Fernandez, L., Yan, J., Fonollosa, J., Burgués, J., Gutierrez, A., Marco, S., (2018). A practical method to estimate the resolving power of a chemical sensor array: Application to feature selection Frontiers in Chemistry 6, Article 209
A methodology to calculate analytical figures of merit is not well established for detection systems that are based on sensor arrays with low sensor selectivity. In this work, we present a practical approach to estimate the Resolving Power of a sensory system, considering non-linear sensors and heteroscedastic sensor noise. We use the definition introduced by Shannon in the field of communication theory to quantify the number of symbols in a noisy environment, and its version adapted by Gardner and Barlett for chemical sensor systems. Our method combines dimensionality reduction and the use of algorithms to compute the convex hull of the empirical data to estimate the data volume in the sensor response space. We validate our methodology with synthetic data and with actual data captured with temperature-modulated MOX gas sensors. Unlike other methodologies, our method does not require the intrinsic dimensionality of the sensor response to be smaller than the dimensionality of the input space. Moreover, our method circumvents the problem to obtain the sensitivity matrix, which usually is not known. Hence, our method is able to successfully compute the Resolving Power of actual chemical sensor arrays. We provide a relevant figure of merit, and a methodology to calculate it, that was missing in the literature to benchmark broad-response gas sensor arrays.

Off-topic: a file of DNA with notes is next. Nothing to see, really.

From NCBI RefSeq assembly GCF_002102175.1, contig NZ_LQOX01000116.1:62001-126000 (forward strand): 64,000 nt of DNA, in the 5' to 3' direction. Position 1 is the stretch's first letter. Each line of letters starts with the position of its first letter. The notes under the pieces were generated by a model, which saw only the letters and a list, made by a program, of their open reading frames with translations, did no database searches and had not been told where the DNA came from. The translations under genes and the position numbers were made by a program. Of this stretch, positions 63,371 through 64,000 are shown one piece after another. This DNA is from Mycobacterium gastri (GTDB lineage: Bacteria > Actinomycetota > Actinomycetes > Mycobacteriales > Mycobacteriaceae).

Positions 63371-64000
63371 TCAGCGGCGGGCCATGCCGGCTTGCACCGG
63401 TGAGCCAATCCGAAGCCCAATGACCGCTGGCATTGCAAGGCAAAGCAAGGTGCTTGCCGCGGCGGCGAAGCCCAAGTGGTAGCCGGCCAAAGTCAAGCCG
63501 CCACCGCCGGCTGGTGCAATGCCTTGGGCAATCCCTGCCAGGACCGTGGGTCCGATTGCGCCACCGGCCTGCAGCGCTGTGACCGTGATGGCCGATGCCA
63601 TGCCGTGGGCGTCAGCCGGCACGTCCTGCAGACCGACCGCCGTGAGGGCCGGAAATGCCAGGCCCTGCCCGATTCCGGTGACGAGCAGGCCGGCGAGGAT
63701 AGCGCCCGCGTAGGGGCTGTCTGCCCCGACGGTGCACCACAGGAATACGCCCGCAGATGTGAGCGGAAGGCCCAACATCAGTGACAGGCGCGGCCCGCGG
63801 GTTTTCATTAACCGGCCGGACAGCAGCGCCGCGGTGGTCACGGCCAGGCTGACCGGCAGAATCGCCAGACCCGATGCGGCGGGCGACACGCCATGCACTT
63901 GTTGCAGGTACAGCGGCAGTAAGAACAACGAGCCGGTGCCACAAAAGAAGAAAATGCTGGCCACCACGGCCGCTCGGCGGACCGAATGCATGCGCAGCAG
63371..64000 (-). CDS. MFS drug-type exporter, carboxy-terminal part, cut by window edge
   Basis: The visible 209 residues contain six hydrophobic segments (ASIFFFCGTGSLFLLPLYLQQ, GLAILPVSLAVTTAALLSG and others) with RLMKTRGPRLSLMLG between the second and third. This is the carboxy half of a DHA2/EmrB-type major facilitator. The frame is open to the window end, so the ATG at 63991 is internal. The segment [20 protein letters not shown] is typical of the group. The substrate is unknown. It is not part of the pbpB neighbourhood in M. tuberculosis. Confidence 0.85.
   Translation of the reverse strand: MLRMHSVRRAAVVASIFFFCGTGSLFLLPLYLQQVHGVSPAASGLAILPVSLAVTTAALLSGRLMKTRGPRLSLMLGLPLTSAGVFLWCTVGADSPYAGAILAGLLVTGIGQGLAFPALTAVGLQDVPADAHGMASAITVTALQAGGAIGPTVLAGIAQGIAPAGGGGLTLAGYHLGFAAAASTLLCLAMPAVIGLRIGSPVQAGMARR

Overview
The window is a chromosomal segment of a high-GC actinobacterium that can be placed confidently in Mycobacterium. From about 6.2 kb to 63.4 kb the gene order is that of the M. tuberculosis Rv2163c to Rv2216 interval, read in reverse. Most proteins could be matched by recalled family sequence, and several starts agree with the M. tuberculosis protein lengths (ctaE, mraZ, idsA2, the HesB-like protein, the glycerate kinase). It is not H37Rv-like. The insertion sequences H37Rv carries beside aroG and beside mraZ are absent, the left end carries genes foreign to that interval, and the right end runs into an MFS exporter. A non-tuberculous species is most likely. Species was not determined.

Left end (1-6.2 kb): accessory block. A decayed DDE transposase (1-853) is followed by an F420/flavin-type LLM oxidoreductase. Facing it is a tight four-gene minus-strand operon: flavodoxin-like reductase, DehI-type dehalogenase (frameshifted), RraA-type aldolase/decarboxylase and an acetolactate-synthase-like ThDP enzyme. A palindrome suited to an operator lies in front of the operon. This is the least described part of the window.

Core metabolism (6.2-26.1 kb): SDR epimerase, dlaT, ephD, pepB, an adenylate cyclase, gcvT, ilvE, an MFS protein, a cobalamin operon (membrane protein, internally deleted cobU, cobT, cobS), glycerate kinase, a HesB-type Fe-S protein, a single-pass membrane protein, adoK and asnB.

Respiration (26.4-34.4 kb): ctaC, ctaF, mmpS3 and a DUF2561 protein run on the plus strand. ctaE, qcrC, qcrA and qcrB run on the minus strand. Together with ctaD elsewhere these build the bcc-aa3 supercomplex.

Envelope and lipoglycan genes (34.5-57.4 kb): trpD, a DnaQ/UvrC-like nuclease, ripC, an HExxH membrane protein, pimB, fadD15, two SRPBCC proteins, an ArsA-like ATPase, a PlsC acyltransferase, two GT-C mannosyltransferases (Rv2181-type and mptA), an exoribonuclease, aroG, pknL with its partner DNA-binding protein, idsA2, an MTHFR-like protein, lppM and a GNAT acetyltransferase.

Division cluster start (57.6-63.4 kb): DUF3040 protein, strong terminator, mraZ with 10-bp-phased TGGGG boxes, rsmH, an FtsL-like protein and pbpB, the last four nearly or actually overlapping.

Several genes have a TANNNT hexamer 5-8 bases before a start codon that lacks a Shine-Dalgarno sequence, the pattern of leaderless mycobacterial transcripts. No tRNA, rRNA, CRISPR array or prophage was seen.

JTD Keywords: Gas sensor array, MOX sensors, Resolving Power, Sensor resolution, Dimensionality reduction, Machine olfaction